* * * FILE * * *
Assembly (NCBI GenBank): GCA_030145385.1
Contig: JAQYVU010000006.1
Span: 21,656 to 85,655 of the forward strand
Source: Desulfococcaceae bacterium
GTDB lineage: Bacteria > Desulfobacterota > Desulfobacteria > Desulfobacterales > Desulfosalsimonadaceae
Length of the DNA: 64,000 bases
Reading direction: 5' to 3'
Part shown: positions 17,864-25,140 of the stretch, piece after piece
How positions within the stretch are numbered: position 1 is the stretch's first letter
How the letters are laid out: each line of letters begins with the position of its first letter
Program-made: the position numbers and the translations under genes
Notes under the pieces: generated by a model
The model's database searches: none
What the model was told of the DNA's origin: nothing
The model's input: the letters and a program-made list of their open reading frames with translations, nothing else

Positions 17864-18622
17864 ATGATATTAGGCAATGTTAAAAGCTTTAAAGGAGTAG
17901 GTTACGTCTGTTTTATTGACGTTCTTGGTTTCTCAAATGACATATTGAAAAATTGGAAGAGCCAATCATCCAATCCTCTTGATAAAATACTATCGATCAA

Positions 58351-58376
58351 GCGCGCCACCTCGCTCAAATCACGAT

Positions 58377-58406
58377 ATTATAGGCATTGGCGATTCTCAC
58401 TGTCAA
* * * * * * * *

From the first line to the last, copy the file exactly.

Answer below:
Assembly (NCBI GenBank): GCA_030145385.1
Contig: JAQYVU010000006.1
Span: 21,656 to 85,655 of the forward strand
Source: Desulfococcaceae bacterium
GTDB lineage: Bacteria > Desulfobacterota > Desulfobacteria > Desulfobacterales > Desulfosalsimonadaceae
Length of the DNA: 64,000 bases
Reading direction: 5' to 3'
Part shown: positions 17,864-25,140 of the stretch, piece after piece
How positions within the stretch are numbered: position 1 is the stretch's first letter
How the letters are laid out: each line of letters begins with the position of its first letter
Program-made: the position numbers and the translations under genes
Notes under the pieces: generated by a model
The model's database searches: none
What the model was told of the DNA's origin: nothing
The model's input: the letters and a program-made list of their open reading frames with translations, nothing else

Positions 17864-18622
17864 ATGATATTAGGCAATGTTAAAAGCTTTAAAGGAGTAG
17901 GTTACGTCTGTTTTATTGACGTTCTTGGTTTCTCAAATGACATATTGAAAAATTGGAAGAGCCAATCATCCAATCCTCTTGATAAAATACTATCGATCAA

Positions 58351-58376
58351 GCGCGCCACCTCGCTCAAATCACGAT

Positions 58377-58406
58377 ATTATAGGCATTGGCGATTCTCAC
58401 TGTCAA